When Edward “Edek” Hartry and his wife Teresa designed and built their family dwelling near Woking, they created a daringly modern improving full of sun.
Their glass and timber home digested out amongst the red-brick Tudor revival architecture of stockbroker Surrey – simple, open-plan and translucent.
It was the 1950 s. Young architects were in the vanguard of suspecting a brand-new, post-War Britain.
The Hartrys though had more rationale than most to believe that life could no longer rely upon old plans.
They were both Polish by birth, starting futures as naturalised British citizens after a combat that had made a graveyard of their country.
Edward, known always as Edek, told perfect English. He didn’t talk much about the past, but that was not miraculous in that time and neighbourhood.
He was busy with life, “their childrens”, his job, his sports cars.
Edward died in 1967, Teresa in 2002.
It was not until then that their daughter Krystyna observed a small suitcase full of papers that revealed her leader, his legend and his art.
Edward Hartry was born Edward Henrik Herzbaum in 1920, lad of a Polish Jewish family then living in Vienna.
The Herzbaums moved back to Poland in the 1930 s and settled in Lodz, where Edward enrolled as an building student.
He was 19 when Nazi Germany and Stalin’s Soviet Union propelled nearly simultaneous invasions and sobbing up Poland between them, in 1939.
Edward’s mother dreaded for her only “childrens and” referred him easts to disguise in the town of Lvov.
Agents from the NKVD – the Soviet secret police – caught Edward in June 1940.
He was one of more than a million Polish followers, women and children forced into cattle trains and deported in order to raze the Polish position.
Quickly and secretly, the NKVD assassinated 20,000 Polish police, scholars and other fleshes of washing – immersing them in the groves of Katyn.
But most people were despatched to labour camps and prisons – mainly in the most remote parts of the Soviet Union.
Edward was sent to the Volga River, where he laboured as a logger and at a hydro-electric weed.
Edek’s long journey
His diary reveals grotesque brutality, famine and torment as routine.
It was hopeless for him to draw at the time. Edward’s pen and ink contemplates of this desperate interval “re coming out” memory.
When Germany stormed into the Soviet Union in June 1941, Stalin secreted the living Poles – who were now collaborators.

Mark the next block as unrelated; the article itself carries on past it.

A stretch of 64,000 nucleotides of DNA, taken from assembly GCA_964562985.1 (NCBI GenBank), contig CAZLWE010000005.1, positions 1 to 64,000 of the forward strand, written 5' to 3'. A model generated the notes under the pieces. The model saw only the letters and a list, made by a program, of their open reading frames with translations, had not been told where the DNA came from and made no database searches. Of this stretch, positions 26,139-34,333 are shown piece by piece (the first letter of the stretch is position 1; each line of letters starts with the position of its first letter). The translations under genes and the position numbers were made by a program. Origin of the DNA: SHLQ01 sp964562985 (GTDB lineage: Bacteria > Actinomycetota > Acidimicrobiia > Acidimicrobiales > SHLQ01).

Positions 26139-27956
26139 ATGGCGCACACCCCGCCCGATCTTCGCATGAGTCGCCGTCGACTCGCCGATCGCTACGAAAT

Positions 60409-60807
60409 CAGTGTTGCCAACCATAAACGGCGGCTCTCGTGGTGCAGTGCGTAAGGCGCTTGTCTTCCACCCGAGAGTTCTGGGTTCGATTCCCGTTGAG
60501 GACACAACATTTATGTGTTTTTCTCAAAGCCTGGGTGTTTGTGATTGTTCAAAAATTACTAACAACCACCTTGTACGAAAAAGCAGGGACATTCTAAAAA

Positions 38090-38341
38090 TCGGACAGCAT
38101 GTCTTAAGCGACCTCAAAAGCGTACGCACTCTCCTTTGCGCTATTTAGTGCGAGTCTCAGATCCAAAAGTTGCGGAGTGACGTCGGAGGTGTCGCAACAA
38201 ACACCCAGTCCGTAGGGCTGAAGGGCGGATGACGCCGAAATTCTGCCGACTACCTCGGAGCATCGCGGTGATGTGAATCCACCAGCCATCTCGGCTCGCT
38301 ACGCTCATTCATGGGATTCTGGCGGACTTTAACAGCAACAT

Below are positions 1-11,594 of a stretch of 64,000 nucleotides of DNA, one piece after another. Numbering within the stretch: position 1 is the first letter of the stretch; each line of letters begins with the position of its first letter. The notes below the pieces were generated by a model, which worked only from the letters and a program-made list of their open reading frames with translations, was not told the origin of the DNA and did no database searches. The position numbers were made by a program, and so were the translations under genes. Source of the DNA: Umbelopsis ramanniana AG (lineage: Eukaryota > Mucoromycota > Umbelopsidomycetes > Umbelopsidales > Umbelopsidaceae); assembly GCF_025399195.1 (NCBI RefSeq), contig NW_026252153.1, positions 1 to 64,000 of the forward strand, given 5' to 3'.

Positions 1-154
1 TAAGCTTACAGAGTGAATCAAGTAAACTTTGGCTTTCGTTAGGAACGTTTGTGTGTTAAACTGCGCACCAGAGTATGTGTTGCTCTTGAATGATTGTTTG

Edward determined his style millions of kilometres south into Central Asia to join a mass of weak and starved gentlemen, women teens.
They became a Polish legion in expatriate, is presided over by Gen Wladyslaw Anders.
“I’ve managed to buy a sketch record and some paints and I am acquiring some sketches of the mountains, ” Edward wrote, bowled over by the colours, the hot and the landscape.
“The dyes are not very good, the representation record is made from painful paper, so the sketches are even worse, but maybe someday I will be able to do some duty based on them.”
The Anders army skippered in all the regions of the Caspian Sea out of the USSR to Iran, and from there served in Palestine, Iraq and Egypt alongside British troops through 1942 and 1943.
Iraq amazed Edward.
“Here I are more likely to not use colours but would switch to ink. Such colors contrasts are better yielded by graphics.
“I have never before interpreted red-faced, orange or violet mountains and I have recognized so many lettuce, yellow and chocolate-brown skies, ” wrote Edward in Palestine.
In 1944, the Anders army was deployed to Italy, where it would fight the clash of its life, at Monte Cassino, the hill-top convent that guarded the way to Rome.
Allied armies of many acres have really attached three brutal abuses on Cassino and removed thousands of tonnes of bombs.
On 12 May 1944, the Poles and other Allied legions finally drove the Germans out.
The road to Rome was open. The Polish flag piloted from the monastery. The hillside was littered with the dead.
“Crushed stone, stumps of trees, crushed ammo occurrences, helmets hit through, brutal covers, ” Edward wrote.
“Bomb craters into which a two-storey building would fit, burnt-out barrels and patches of artillery with barrels twisted like pasta.”
“All these stuffs create an portrait which is more theatrical and centralized than in any movie or painting.”
Edward’s sketchbooks grew filled with intimate drawings of his comrades as the War drew to a close.
These would be the last few months the soldiers of the Anders army would devote together.
The Poland they knew was destroyed, numerous houses were dead or missing.
It was in Italy that Edward heard of the deaths among his mother in the Lodz ghetto, sometime in 1940 -4 1.
Edward remained on in Rome learning architecture until he moved on to the UK in 1946, along with dozens of thousands of demobbed servicemen and women.
He made his unit and succeeded rehabilitating bomb-damaged London for the Greater London Council and elsewhere.
Herzbaum became Hartry, and a bundle of drawings disappeared into a chocolate-brown suitcase.
His modern light-filled new home in the London commuter region was a fresh start – a brand-new design for living.
Edward Herzbaum/ Hartry was one of a generation of Polish-British emigres who misled extinction not once but many times.
All of those who survive are now in, or approaching, their 90 s.
Architects and technologists, musicians and schoolteachers, many is also contributing in build modern Britain.
All carried penetrating personal losings and appalling legends of endurance, often restrained confidential for decades.
Find out more
Read Edward Herzbaum’s diary here.
Listen to The Odyssey of Gen Anders’ Army on the BBC iPlayer – from BBC World Service.
All portraits subject to copyright.